Audible have a marketing thing where I can send a free copy of any audiobook I own to anyone who’s never received one from anybody before – obviously their hope is that you would then join Audible, but you don’t have to and they don’t pressure you in any way. You’d need to have an Amazon account to access the audiobook. I’d love to try sending you Frankenstein if you’d like it – I think it will work even though we’re in different Amazon regions. If you’d like to try, you’ll need to let me know the email address you use for Amazon – you can email it to me at fictionfan@virginmedia.com 😀

      • I did enjoy reading The Gowk Storm. It is so evocative of the sisters’ emotions and their relationships with each other and of the wild and (at times) bleak landscape. The social mores of the time are well conveyed and the restraints on the women create a real tension, which seemed to be even more powerfully elicited with Morrison’s descriptive but not-overstated writing style. And of course, the Scottish setting and language always resonates for me! My nearest Scottish ancestors were great grand-parents who died before I was born; I’d love to have known their voices.
        Thank you for your kind offer re Audible; I’ll be in touch.

        • Oh, I’m so glad you enjoyed it! Yes, I thought she got all the nuances of that part of Scottish society brilliantly, especially the religious divide which has always played such a big role here, sadly. And I loved how she made the landscape almost mystical. I think it doesn’t really matter how far back heritage comes from – I always feel connected to Ireland, though in fact I’ve only got about 1/16th Irish blood, I believe. Celts don’t give up on people for at least twenty generations… 😉

          I’ve replied… 😀

  8. I love this post, FF! I am a fan of the classics and am always delighted when I find new ones to love. I was not familiar with The Gowk Storm, but it’s now at the top of my wishlist! My favorite classic is similar to yours in that it is Dickens, but Great Expectations. I was in high school when I first read it, and I was enamored. I look forward to more classics talk with you!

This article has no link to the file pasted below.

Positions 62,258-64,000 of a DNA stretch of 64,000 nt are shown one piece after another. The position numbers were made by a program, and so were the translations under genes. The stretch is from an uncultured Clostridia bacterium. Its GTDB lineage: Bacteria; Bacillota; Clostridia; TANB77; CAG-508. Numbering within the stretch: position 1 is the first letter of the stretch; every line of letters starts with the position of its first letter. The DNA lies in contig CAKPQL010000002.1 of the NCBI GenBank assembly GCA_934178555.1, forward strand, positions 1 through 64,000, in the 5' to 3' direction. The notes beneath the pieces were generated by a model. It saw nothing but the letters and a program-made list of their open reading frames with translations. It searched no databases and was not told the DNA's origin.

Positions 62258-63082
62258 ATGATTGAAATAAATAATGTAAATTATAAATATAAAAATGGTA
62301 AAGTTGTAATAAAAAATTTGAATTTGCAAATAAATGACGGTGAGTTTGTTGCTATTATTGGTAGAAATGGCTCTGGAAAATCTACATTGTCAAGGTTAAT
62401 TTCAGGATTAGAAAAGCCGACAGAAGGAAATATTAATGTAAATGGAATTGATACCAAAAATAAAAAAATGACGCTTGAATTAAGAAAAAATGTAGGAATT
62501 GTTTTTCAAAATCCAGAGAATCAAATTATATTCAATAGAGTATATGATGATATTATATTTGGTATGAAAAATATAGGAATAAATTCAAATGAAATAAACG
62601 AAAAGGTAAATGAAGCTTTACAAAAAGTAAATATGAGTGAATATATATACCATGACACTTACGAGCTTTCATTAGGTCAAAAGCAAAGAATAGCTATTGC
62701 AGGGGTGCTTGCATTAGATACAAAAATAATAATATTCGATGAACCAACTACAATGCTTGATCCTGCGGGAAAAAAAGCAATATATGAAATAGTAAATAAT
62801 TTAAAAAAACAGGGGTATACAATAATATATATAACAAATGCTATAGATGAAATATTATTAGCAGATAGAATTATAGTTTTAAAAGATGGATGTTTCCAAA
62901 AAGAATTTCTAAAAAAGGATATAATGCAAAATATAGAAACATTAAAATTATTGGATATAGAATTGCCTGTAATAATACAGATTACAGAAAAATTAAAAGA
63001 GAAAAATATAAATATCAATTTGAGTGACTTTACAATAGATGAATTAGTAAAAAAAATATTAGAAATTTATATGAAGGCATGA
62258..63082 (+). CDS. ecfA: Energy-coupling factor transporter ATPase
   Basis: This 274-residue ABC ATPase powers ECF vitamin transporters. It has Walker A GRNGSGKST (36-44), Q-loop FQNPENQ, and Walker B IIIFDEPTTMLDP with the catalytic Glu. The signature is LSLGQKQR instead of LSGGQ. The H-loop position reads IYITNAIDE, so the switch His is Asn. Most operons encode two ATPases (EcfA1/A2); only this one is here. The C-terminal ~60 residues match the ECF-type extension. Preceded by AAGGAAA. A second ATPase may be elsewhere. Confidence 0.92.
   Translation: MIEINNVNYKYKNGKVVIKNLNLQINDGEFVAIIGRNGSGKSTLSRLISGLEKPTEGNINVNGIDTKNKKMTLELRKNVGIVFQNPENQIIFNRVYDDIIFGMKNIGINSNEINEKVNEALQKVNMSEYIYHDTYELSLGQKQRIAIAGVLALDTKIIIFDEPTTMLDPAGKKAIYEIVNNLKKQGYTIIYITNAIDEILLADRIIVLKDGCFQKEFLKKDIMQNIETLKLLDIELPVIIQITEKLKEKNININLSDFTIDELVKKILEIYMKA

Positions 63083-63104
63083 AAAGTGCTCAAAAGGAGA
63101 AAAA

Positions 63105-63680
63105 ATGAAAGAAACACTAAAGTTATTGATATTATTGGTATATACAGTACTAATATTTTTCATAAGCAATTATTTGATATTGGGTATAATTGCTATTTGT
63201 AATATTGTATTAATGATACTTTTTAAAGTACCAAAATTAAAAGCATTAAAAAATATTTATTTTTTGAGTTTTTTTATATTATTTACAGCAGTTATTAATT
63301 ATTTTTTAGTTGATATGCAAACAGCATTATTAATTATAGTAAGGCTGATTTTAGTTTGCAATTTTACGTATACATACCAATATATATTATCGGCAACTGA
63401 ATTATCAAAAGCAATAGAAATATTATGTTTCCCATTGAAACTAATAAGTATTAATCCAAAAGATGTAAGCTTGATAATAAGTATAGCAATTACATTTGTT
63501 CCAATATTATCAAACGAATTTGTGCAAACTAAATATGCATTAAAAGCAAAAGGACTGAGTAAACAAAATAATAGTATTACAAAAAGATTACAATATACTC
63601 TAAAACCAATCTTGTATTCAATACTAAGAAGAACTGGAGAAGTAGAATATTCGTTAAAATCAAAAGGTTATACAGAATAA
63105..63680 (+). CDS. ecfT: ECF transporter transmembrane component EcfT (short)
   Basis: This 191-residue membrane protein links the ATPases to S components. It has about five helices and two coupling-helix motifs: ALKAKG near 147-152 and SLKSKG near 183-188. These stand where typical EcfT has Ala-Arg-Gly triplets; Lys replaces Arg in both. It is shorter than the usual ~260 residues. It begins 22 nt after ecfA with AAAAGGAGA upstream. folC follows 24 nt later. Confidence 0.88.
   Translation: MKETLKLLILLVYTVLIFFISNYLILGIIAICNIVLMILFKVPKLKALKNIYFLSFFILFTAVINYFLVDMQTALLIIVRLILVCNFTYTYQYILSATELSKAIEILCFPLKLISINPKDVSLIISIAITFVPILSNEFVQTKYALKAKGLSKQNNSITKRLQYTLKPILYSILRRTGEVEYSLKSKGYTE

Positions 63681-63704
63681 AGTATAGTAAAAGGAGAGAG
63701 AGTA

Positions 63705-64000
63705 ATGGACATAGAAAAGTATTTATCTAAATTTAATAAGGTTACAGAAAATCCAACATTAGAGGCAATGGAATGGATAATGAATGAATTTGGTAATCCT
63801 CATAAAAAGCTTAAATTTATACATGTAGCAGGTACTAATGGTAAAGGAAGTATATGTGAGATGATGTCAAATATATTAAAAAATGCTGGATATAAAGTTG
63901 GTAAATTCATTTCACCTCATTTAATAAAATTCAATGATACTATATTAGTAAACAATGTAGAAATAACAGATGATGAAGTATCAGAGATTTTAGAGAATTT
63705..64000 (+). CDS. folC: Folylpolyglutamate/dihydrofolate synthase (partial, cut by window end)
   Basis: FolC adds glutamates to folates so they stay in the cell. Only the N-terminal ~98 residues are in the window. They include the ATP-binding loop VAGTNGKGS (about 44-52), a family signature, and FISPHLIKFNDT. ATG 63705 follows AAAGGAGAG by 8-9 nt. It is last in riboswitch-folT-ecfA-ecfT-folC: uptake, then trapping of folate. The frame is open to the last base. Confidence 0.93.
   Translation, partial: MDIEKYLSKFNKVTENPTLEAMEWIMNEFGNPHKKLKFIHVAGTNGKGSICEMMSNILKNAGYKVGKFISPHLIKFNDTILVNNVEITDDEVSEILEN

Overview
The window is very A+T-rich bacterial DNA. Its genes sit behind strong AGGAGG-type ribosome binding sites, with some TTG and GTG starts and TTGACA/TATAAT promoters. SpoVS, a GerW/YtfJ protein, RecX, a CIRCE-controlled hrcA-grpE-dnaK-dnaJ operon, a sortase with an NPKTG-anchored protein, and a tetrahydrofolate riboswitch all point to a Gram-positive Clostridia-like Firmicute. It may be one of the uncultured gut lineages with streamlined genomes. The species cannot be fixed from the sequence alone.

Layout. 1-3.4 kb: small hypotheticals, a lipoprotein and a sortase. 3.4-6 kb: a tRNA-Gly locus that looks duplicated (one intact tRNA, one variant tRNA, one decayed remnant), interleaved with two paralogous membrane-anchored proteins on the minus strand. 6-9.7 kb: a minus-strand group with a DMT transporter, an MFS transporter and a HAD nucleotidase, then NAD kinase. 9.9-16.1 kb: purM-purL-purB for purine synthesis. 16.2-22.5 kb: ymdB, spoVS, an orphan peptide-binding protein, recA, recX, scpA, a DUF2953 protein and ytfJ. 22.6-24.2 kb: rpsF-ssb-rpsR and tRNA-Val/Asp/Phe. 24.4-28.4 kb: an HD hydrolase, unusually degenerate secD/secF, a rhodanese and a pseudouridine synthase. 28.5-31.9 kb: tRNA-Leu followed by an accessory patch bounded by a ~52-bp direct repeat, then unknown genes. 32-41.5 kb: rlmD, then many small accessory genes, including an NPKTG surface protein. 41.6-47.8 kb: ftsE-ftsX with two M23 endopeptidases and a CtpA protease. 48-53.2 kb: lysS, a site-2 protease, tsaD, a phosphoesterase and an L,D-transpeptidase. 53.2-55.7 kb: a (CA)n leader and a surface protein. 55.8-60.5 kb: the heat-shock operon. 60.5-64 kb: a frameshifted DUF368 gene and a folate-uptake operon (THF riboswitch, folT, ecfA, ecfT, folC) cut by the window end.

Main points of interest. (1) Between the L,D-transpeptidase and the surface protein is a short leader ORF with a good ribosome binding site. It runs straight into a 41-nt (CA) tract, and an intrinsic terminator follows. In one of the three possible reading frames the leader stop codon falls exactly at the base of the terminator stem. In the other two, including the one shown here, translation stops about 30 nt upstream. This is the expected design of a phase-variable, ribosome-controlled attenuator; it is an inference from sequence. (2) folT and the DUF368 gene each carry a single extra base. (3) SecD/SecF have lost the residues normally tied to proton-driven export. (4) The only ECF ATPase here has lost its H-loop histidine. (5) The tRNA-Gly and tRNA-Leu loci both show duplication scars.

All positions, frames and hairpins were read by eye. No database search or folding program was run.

• Glad you enjoyed it! I’m sorry, my memory’s shocking so maybe I should already know this, but are you in the Classics Club? If not, it’s a great way to “meet” other classics fans. Unfortunately I was put off Great Expectations by having to analyse it half to death at University but though that means it’s not one of my favourites, I still agree it’s a great book. I’m a huge Dickens fan – I like to read at least one of his books every Christmas. I do hope you enjoy The Gowk Storm! I’m making it my mission in life to force everyone to read more Scottish classics… 😉

            • Yes, it takes a while to feel like an “established” blogger, doesn’t it? But I hope you go on enjoying it – I never thought I’d stick it out for five years and still be having fun… 😀

            • I’m only three weeks in to blogging (have been on Goodreads reviewing for years though)! 😬 Congrats to you on your five years – that is impressive! I started blogging right about the time my beloved cat passed away. It has kept me super busy at a time when I needed it, and that is a big blessing. Yes, I have really been having fun! I appreciate how warm and supportive you’ve been to me! ♥️